Emory Bellard was the Aggies’ head coach from 1972-1978 and implemented the wishbone offense. He was able to turn the program around in his seven years, going 48-27 and three top-15 finishes. After starting the 1978 season 4-0, Bellard resigned mid-season after two embarrassing losses to Houston and Baylor.

Tom Wilson was promoted from offensive coordinator to head coach following Bellard’s resignations and stayed as the Aggies’ head coach until 1981. A&M was moderately successful under Wilson, going 21-19 during his tenure and an Independence Bowl win in 1981. However, the A&M officials were not content with mediocrity, and Wilson was fired after the 1981 season.

Jackie Sherrill was the Pittsburgh head coach but left the Panthers for a six-year, $1.7 million deal. He was the head coach from 1982-1988, and the Aggies compiled a 52-28-1 record, with three consecutive Southwest Conference Championships. In 1988, Texas A&M was put on probation for two years by the NCAA after violating multiple rules. While Sherrill was not personally found guilty of anything, he resigned as head coach in December 1988.

R.C. Slocum Era

R.C. Slocum was promoted from defensive coordinator and named the head coach of Texas A&M. Slocum stayed with the Aggies for 14 years and is the winningest coach in school history with a 123-47-2 record. He won four conference championships (1991,1992,1993,1998). In 1996, the Southwest Conference was renamed the Big 12. The Aggies were the first school in Southwest Conference history to have three consecutive unbeaten conference records and actually went four years without a conference loss.

A&M had a tremendous home-field advantage at Kyle Field while Slocum was the head coach. The Aggies only lost 12 home games in the 14 years, and for over a year, Texas A&M had the longest home winning streak in the country. They lost in 1989 and did not lose again at Kyle Field until 1995.

Slocum resigned in 2002, following a disappointing season, but he was hired as the special advisor to Texas A&M president Robert Gates.

Head coach Dennis Franchione of the Texas A&M Aggies
Ronald Martinez / Getty Images North America / Getty Images via AFP

Dennis Franchione Era

Texas A&M hired Alabama head coach Dennis Franchione as Slocum’s replacement. The Aggies finished with a 4-8 record in 2003 and a nationally revised 77-0 loss to Oklahoma, the worst in A&M history. Franchione was able to get the Aggies to a 7-5 record in 2004 and played Tennessee in the Cotton Bowl, where they lost 38-7.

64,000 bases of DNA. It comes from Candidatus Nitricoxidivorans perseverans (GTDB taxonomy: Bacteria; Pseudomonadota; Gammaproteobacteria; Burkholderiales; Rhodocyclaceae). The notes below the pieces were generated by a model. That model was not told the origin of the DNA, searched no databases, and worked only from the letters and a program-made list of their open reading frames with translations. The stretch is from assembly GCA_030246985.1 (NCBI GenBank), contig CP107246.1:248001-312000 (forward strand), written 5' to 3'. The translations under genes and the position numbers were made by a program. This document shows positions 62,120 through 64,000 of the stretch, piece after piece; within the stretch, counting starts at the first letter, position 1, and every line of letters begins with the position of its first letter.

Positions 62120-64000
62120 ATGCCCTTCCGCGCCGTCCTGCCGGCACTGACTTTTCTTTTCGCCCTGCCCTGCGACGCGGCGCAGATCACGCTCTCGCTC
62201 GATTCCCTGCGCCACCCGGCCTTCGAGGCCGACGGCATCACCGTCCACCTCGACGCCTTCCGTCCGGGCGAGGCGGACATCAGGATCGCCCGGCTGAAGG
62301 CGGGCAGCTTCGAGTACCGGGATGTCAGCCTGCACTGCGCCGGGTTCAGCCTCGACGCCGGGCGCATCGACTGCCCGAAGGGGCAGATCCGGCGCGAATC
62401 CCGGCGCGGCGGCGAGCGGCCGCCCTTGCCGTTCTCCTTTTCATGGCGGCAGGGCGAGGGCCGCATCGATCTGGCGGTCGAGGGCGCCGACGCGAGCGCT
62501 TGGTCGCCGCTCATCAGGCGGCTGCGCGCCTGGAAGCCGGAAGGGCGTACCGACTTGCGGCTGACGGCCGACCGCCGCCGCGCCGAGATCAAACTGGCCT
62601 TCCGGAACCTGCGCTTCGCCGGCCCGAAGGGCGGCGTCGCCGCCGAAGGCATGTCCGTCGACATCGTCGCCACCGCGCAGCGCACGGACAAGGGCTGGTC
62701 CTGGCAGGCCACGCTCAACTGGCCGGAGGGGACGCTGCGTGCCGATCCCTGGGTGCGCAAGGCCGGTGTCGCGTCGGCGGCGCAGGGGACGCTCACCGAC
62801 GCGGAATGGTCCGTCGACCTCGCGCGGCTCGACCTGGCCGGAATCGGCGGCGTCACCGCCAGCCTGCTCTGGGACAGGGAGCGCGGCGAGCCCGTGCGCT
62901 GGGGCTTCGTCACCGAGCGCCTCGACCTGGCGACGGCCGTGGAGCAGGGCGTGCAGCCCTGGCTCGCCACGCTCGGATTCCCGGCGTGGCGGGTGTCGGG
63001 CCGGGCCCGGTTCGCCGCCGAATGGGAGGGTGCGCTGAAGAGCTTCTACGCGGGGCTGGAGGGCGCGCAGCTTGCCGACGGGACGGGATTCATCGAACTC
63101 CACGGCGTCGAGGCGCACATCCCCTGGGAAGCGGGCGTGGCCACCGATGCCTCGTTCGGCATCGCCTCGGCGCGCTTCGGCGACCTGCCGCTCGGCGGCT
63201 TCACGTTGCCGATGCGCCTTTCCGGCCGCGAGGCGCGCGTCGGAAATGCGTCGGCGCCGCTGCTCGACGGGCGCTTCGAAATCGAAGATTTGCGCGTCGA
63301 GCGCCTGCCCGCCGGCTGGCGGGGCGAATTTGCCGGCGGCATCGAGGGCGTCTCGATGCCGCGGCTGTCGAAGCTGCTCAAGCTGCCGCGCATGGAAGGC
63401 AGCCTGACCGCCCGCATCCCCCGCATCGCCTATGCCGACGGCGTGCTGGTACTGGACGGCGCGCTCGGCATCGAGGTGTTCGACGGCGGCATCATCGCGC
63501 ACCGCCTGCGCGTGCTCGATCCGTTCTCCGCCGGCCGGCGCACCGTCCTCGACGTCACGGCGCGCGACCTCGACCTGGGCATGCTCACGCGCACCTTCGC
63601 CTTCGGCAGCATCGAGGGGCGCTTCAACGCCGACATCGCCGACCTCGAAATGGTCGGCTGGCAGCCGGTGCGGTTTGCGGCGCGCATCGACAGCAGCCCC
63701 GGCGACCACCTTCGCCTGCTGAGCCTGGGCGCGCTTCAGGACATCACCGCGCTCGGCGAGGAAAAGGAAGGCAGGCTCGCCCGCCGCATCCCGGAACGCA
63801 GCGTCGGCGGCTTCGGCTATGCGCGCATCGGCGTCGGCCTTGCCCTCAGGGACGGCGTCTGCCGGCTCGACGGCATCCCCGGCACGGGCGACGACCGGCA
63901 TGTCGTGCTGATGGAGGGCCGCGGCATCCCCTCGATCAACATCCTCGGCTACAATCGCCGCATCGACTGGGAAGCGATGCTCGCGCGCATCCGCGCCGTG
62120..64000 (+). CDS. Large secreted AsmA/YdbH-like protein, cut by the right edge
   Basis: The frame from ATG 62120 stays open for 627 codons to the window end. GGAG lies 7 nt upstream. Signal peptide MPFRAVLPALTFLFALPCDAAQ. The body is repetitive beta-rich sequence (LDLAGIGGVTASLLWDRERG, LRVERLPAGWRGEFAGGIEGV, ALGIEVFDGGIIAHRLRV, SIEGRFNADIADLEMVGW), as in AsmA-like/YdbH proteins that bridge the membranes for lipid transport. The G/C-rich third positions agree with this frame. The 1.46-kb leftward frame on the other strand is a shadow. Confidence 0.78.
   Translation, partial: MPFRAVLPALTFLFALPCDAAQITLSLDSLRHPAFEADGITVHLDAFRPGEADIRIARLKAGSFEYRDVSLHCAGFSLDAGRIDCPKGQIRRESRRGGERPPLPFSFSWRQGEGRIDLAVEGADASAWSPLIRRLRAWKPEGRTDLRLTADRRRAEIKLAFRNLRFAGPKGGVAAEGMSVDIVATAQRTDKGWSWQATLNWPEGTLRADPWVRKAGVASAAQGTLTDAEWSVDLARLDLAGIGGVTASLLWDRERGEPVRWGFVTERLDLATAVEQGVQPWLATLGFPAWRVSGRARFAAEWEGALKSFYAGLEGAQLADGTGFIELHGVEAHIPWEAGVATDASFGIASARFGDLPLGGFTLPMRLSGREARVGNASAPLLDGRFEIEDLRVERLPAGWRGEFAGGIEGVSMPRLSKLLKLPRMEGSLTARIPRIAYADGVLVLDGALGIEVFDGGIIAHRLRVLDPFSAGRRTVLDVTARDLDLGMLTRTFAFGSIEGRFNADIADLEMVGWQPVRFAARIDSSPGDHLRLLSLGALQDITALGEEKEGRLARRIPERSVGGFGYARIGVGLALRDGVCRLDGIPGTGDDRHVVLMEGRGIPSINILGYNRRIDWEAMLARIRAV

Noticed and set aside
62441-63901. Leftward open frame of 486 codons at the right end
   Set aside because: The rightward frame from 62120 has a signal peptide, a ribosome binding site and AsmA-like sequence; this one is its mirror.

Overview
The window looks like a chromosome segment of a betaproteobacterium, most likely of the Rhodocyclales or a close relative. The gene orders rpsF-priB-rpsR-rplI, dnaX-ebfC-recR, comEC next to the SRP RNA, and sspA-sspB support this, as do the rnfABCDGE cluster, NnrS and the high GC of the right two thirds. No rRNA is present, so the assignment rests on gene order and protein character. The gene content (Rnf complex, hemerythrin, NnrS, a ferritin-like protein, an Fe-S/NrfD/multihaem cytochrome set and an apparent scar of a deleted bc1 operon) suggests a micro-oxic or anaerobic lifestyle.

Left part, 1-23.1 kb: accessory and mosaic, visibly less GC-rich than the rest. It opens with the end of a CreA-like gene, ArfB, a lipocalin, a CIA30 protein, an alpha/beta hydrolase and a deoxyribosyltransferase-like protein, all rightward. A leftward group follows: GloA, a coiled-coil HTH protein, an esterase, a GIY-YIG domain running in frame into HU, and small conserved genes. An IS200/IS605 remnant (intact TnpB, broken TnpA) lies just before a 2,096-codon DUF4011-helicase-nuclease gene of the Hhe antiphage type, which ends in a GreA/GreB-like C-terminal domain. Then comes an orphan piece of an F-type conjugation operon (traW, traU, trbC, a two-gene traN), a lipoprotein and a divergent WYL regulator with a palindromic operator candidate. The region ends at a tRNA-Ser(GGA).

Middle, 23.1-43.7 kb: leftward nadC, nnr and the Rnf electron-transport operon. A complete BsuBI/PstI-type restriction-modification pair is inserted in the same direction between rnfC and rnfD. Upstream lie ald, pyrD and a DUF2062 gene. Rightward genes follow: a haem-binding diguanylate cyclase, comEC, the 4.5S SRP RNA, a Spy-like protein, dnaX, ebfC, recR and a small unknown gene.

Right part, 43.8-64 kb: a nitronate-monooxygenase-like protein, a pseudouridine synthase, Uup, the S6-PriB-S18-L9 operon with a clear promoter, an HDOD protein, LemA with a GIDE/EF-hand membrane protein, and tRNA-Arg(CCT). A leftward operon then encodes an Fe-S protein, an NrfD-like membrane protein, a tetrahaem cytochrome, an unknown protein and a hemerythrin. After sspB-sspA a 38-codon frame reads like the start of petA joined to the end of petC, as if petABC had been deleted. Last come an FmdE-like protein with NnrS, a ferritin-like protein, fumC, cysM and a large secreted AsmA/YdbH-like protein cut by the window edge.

The Aggies were ranked 17th in the preseason polls but finished 5-6 and had one of the worst defenses in the country. Texas A&M would be competitive under Franchione, but an email newsletter was discovered during the 2007 season, violating NCAA and Big 12 standards. Franchione resigned following a 38-30 victory over Texas. Defensive coordinator Gary Darnell was named the interim head coach and lost to Penn State in the Alamo Bowl.

Mike Sherman Era

Former Houston Texans offensive coordinator Mike Sherman was hired. Sherman abandoned the read-option offense and installed a pro-style offense; his quarterbacks at A&M were Stephen McGee and Ryan Tannehill, both drafted to the NFL.

Sherman’s change in philosophy did not lead to wins, as the Aggies had losing records in the first two seasons under him. A&M started 2010 with a 3-3 record but finished strong with a six-game winning streak and earned a share of the Big 12 South Division title. Texas A&M would play LSU in the Cotton Bowl and lose 41-24, finishing with a 9-4 record.

The 2011 season had its ups and downs for the Aggies in the college football odds spreads. A&M would blow multiple double-digit leads to top ten teams, but they did become bowl eligible after a 61-7 win over Kansas. After the numerous blown leads in 2011, Sherman was fired and totaled an even 25-25 record in his four years.

Texas A&M Joins the SEC

The Aggies left the Big 12 and joined the SEC beginning in the 2012 season, and they hired Houston head coach Kevin Sumlin. Sumlin is the first African American head coach in Texas A&M football history. Their first season in the SEC was special, led by Heisman Trophy winner Johnny Manziel. The Aggies defeated number one Alabama, as well as number 11 Oklahoma in the Cotton Bowl. A&M finished the season top five in the AP and Coaches Poll, and they led the SEC in total offense and scoring.

Sumlin’s Aggies had a reputation of being an offensive juggernaut, but their defense struggled. Texas A&M would go 9-4 and beat Duke in the Chick-fil-A Bowl in 2013, but he could not recreate the magic of the 2012 season. A&M would become an above-average team, but that is not good enough in the grueling SEC. Sumlin started the 2017 season by blowing a 34-point lead to UCLA, and he was fired on Nov. 26, 2017. Sumlin finished his six years at College Station with a 25-23 record.

Shortly after Sumlin was fired, Texas A&M hired Florida State head coach Jimbo Fisher. Fisher signed a massive ten-year, $75 million deal to leave the Seminoles, where he won the 2013 national championship with Jameis Winston. Fisher led the Aggies to a 9-4 record in 2018, including a seven-overtime win over LSU. While an 8-5 record in 2019 was a disappointment, the Aggies went 9-1 in 2020 and look to take the next step in the SEC and contend for a conference title in 2021.

Texas A&M is a relatively small school compared to the other big-name teams in college football, but the Aggies have some of the greatest traditions and history in the sport. A&M has not won a national championship in over 85 years, but they might be getting another one with the hiring of Jimbo Fisher. The college football experts pick College Station as one of the best places to watch a football game, the atmosphere is incredible, and their traditions are fantastic as well. That has been a look at the history of Texas A&M. Check out the rest of our coverage of SEC history in the BetUS Locker Room.